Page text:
Councillor Sue Dann, Cabinet Member for Environment and Street Scene for Plymouth City Council said: “It’s been a fantastic year since Plymouth’s Plan for Plastics was launched and we are absolutely delighted the city has been awarded citywide Plastic Free Community status. So much has been achieved by all the partners, but we can all still do more.”
Councillor Darren Winter, Chair of the Plymouth, Britain’s Ocean City Plastics Taskforce said: “I’d like to say a huge thank you to everyone who has got involved, particularly those who have volunteered to give up their time to help the fight to tackle plastic pollution including all the litter pickers and beach clean volunteers, and especially Environment Plymouth who have led on the Plastic Free Community work.”
About Plymouth, Britain’s Ocean City Plastics Taskforce
The Britain’s Ocean City Taskforce has been created to drive the delivery of the new Plan for Plastics. The collaboration of partners and organisations, includes Babcock, the Environment Agency, Environment Plymouth, the Marine Biological Association, National Marine Aquarium, Plymouth City Council, Plymouth Community Homes, Plymouth Marine Laboratory, Plymouth Waterfront Partnership, Redrok, South West Water, Theatre Royal Plymouth and University of Plymouth.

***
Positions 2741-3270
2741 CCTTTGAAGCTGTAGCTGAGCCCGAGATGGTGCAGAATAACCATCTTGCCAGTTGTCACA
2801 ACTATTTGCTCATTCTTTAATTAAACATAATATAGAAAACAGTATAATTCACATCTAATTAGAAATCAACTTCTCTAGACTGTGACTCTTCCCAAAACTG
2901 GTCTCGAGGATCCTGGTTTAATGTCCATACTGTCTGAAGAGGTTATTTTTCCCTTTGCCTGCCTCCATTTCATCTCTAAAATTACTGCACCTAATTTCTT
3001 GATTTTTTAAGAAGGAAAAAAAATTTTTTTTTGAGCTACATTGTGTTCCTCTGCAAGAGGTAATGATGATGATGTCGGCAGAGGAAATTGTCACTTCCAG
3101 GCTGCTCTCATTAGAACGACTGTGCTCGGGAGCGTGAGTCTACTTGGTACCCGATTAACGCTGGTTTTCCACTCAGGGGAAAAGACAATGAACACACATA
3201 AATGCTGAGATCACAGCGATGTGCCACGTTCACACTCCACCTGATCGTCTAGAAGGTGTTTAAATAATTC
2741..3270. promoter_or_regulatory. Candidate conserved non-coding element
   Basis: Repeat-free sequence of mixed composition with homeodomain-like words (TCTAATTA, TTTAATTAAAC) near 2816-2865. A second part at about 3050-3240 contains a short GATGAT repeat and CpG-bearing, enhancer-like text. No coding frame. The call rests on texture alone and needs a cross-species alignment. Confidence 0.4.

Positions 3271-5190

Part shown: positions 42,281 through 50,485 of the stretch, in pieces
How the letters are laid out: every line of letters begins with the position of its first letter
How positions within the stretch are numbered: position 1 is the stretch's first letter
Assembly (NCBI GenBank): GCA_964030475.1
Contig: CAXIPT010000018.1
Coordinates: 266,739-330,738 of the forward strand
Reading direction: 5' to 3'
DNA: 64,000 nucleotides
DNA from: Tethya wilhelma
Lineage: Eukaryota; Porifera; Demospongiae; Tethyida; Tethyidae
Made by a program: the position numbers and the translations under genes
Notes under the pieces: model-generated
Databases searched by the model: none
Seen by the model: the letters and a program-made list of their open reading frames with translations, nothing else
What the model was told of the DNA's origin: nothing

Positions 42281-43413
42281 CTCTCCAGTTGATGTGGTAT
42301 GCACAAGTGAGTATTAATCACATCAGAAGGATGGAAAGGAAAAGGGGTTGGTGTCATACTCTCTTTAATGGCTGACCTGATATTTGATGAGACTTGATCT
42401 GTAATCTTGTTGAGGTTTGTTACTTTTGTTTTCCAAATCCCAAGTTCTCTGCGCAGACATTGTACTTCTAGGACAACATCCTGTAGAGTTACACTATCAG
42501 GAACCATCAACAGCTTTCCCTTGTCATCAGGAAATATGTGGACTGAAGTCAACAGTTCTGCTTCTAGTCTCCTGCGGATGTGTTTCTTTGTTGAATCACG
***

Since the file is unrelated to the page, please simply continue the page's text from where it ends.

Plymouth’s Plan for Plastics
- There are four main principles in the Plan For Plastics, which are:
- Avoid – encouraging residents to avoid single use plastics such as straws and stirrers, and to find alternatives such as reusable coffee cups
- Recycle – continue to work to increase recycling rates in Plymouth
- Innovate – support academic and industry led research into plastic free alternatives.
- Connect – developing an education programme to encourage people to visit and connect with the natural environment.